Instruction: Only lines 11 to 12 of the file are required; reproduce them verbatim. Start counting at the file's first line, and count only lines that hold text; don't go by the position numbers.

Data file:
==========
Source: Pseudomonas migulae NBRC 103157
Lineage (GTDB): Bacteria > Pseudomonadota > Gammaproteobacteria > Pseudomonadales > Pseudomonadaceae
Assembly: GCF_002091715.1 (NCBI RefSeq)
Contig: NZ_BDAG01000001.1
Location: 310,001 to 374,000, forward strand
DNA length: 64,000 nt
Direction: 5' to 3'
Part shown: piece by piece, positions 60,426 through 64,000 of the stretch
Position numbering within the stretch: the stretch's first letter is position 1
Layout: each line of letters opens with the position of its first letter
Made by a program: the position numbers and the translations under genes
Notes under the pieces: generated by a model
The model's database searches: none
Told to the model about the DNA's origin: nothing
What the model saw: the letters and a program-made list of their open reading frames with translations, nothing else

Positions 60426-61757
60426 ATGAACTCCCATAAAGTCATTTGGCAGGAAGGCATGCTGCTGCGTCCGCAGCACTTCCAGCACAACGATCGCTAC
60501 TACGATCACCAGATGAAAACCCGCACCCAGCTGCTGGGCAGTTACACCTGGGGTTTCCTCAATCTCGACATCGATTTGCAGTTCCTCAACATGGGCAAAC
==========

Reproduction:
Made by a program: the position numbers and the translations under genes
Notes under the pieces: generated by a model